Contact: Rhonda Ramiro
Secretary General, BAYAN-USA
US citizen abducted and tortured by suspected Philippine military agents returns to the Philippines to seek justice
SAN FRANCISCO, CA – Melissa Roxas, a US citizen abducted and tortured in the Philippines from May 19-25, left the United States today and traveled to the Philippines, where she will pursue her case against the Philippine government. “I am not doing this for myself,” stated Ms. Roxas at San Francisco Airport shortly before boarding a plane bound for the Philippines. “The Philippine government must be held accountable for what they did to me and thousands of other victims of human rights violations.” Ms. Roxas, an American human rights advocate of Filipino descent, is the first known American citizen to have become a victim of abduction and torture during the administration of President Barack Obama while in the Philippines, a country which has drawn international condemnation for state-sponsored human rights atrocities.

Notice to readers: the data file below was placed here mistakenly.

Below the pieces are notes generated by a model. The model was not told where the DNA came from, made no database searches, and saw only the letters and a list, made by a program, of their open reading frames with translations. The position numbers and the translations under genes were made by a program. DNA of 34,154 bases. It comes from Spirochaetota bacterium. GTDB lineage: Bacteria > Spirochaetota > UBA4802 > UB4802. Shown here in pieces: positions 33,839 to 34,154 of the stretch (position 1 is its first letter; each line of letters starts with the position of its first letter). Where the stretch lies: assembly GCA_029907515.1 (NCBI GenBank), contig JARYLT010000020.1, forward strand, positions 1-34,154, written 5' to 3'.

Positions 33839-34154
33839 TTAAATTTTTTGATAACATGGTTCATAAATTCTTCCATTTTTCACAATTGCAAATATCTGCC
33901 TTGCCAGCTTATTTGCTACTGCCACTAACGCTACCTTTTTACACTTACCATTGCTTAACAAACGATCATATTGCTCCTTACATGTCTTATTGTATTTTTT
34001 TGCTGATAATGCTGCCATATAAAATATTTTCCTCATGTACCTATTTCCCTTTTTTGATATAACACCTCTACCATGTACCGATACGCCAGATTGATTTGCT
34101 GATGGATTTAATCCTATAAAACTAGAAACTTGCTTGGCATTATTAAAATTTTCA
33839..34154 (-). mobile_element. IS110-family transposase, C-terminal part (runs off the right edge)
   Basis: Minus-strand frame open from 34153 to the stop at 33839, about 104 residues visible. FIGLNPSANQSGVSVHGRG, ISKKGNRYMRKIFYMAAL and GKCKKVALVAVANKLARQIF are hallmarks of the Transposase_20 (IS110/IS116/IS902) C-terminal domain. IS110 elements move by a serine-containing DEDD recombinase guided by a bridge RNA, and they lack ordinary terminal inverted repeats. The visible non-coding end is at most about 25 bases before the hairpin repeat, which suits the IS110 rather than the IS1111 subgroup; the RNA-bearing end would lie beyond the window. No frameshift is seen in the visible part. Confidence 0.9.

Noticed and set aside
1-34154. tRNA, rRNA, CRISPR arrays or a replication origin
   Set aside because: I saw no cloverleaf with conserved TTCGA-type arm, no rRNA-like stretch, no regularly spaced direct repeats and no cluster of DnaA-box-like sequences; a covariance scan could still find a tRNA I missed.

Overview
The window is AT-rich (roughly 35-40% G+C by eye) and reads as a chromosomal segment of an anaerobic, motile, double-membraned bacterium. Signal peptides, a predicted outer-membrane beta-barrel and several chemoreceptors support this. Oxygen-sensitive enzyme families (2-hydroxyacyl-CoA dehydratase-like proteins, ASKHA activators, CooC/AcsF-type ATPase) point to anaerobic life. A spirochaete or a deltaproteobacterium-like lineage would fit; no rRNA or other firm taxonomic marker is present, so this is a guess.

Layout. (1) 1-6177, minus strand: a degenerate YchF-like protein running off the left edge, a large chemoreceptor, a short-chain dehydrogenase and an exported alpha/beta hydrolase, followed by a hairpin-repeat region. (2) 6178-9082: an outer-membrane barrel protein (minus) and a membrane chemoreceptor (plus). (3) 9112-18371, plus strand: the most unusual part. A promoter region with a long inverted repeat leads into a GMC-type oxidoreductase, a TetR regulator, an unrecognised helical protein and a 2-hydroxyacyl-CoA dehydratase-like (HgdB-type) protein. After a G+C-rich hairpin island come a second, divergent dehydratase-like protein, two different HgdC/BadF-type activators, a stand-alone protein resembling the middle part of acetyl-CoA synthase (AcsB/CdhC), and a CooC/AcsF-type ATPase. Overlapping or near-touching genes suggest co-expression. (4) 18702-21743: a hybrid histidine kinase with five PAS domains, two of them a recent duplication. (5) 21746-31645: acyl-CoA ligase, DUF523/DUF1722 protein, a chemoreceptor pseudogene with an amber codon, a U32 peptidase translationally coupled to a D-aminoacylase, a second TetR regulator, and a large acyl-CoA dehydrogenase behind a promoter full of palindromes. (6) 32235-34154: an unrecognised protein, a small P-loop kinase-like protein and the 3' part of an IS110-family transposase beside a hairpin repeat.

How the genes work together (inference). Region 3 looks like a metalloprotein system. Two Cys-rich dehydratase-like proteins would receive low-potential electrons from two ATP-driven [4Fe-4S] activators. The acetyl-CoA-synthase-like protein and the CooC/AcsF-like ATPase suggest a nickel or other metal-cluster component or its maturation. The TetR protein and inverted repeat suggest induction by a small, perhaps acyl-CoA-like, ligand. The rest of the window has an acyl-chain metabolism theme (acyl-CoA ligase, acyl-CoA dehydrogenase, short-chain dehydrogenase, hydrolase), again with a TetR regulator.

“I am returning to the Philippines to testify at a hearing for my Petition for Writ of Amparo and Habeus Data regarding my abduction and torture by the Philippine military,” said Ms. Roxas. “Of course I am concerned about my safety. However, I decided to come back to the Philippines because of the promise of safety and security offered by the Chair of the Commission on Human Rights of the Philippines.” Ms. Roxas’ Petition for Writ of Amparo and Habeus Data seeks protection for Ms. Roxas and her family, as well as the production of informational documents pertinent to her case and to allow the inspection of Fort Magsaysay where Ms. Roxas believes she was held captive and tortured.